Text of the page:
Additional Issues - Currency Exchange and Taxation
No overview of intellectual property related issues is complete without some mention of exchange control and tax ramifications. Russia has a sophisticated exchange control system with severe penalties for breaches. Exchange control ramifications arise when an intellectual property asset is the subject of cross-border trade. For example, know-how or a trademark is routinely licensed by an offshore parent to its Russia-based subsidiary or vice versa. The tax implications of transactions involving IP require careful consideration.
The legal framework for protection of intellectual property rights is somewhat fragmented. It is here that the most widely-known regulatory controversies have arisen. Russia began creating the fundamentals of intellectual property legislation in the early nineties. In September 1992 the Federal Law On Trade Marks, Service Marks and Names of Places of Origin of Goods; the Patent Law; and the Law on Legal Protection of Computer Software and Databases; the Law on Legal Protection of Topologies of Integrated Microcircuits were passed. This was followed by adoption of the Law on Author’s and Adjacent Rights in July 1993. These fundamental IP regulations are the basis for recognition and protection of IP in Russia.
Part 1 of the Russian Civil Code, which came into force on 1 January 1995, broadly addresses the principles of Russian intellectual property regulation. The passage of the fundamental intellectual property laws pre-dates the adoption of the Civil Code and these two sets of laws are currently undergoing a process of reconciliation.
As a result of its assumption of the liabilities and obligations of the USSR, the Russian Federation is deemed a signatory to a number of international treaties and conventions. These include the Paris Convention on Industrial Property, the Nice Agreement on Classification of Goods, the Budapest Treaty on Micro-organisms and the Patent Co-operation Treaty (Washington), the Convention for the Protection of Producers of Phonograms Against Unauthorized Duplication of Their Phonograms (Geneva), the Madrid Agreement on the International Registration of Trade Marks. In 1997 Russia adhered to the Protocol Relating to the Madrid Agreement on the International Registration of Trade Marks.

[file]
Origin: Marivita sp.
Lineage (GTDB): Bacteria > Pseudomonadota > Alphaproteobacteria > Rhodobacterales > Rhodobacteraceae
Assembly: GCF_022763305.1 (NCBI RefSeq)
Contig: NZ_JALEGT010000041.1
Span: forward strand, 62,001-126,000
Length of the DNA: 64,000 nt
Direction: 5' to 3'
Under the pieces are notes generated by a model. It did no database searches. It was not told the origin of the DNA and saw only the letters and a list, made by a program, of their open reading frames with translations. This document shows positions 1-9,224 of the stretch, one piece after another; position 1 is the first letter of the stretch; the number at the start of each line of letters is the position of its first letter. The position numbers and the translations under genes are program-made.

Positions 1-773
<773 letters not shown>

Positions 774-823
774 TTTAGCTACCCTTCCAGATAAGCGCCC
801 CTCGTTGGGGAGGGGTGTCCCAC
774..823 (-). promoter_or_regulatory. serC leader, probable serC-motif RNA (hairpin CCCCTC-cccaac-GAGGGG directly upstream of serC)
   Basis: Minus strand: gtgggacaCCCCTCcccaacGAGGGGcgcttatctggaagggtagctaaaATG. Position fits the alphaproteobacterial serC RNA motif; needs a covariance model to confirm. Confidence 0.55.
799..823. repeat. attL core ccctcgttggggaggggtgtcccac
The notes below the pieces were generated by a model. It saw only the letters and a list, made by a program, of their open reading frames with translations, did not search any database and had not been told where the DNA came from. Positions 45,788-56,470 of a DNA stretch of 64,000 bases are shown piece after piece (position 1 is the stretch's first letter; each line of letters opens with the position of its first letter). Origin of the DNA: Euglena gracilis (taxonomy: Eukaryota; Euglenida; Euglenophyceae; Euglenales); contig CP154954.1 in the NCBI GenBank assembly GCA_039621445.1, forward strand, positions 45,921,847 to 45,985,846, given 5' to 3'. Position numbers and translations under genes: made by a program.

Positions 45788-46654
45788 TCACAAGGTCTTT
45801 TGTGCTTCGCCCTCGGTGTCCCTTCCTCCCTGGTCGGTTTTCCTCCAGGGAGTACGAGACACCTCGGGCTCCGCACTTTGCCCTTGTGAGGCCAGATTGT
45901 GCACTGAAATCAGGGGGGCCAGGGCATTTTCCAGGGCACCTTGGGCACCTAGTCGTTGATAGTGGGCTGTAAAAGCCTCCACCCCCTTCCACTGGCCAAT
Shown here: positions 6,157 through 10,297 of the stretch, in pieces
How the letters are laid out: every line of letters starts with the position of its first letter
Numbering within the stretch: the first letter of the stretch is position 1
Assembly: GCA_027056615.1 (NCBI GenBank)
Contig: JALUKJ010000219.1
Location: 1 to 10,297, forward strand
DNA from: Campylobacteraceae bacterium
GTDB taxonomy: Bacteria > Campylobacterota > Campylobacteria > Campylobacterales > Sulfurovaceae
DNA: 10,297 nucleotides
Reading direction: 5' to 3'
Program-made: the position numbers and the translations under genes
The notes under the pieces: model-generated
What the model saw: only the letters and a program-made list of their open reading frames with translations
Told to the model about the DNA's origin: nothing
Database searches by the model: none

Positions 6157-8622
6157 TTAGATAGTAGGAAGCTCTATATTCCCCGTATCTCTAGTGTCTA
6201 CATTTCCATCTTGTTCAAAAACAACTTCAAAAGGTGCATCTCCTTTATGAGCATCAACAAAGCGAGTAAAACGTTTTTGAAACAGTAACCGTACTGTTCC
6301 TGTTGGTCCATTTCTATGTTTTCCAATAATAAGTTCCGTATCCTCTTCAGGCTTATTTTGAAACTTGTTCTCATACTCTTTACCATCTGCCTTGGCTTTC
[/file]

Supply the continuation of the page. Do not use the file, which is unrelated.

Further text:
Latest Legislative Initiatives
Further legislation on IP rights and their protection exists in draft form and is awaiting consideration by the Russian Parliament. Legislation to be considered includes draft Part 3 of the Civil Code, which addresses in detail civil and legal relations connected with intellectual property matters. The new draft Patent Law and Copyright Law, as well as the Law on Trademark, amended in December 2002, endeavor to align Russian patent and trade mark law more closely with WIPO and TRIPS standards.
In contrast to some other European jurisdictions, Russia has no law of precedent. Although previous rulings can provide useful guidance, a court need not adhere to prior decisions made by other courts of the same level. To date court practice has been protective of legitimate rights of intellectual property owners. However, pursuing court action is often time-consuming, and damages awarded may not compensate losses incurred through infringement and subsequent legal fees.
Although the level of IP protection in Russia does not yet match the sophistication of most European jurisdictions, fundamental IP rights are recognized in Russia. A substantial basic regulatory framework exists within which companies may attain protection of their intellectual property assets.
Awareness of IP rights is gradually increasing in the Russian Federation. As the profile of intellectual property rights in Russia rises, pressure to improve the existing framework of protection should prove increasingly effective. Recent developments indicate a positive change in attitudes towards intellectual property in Russia.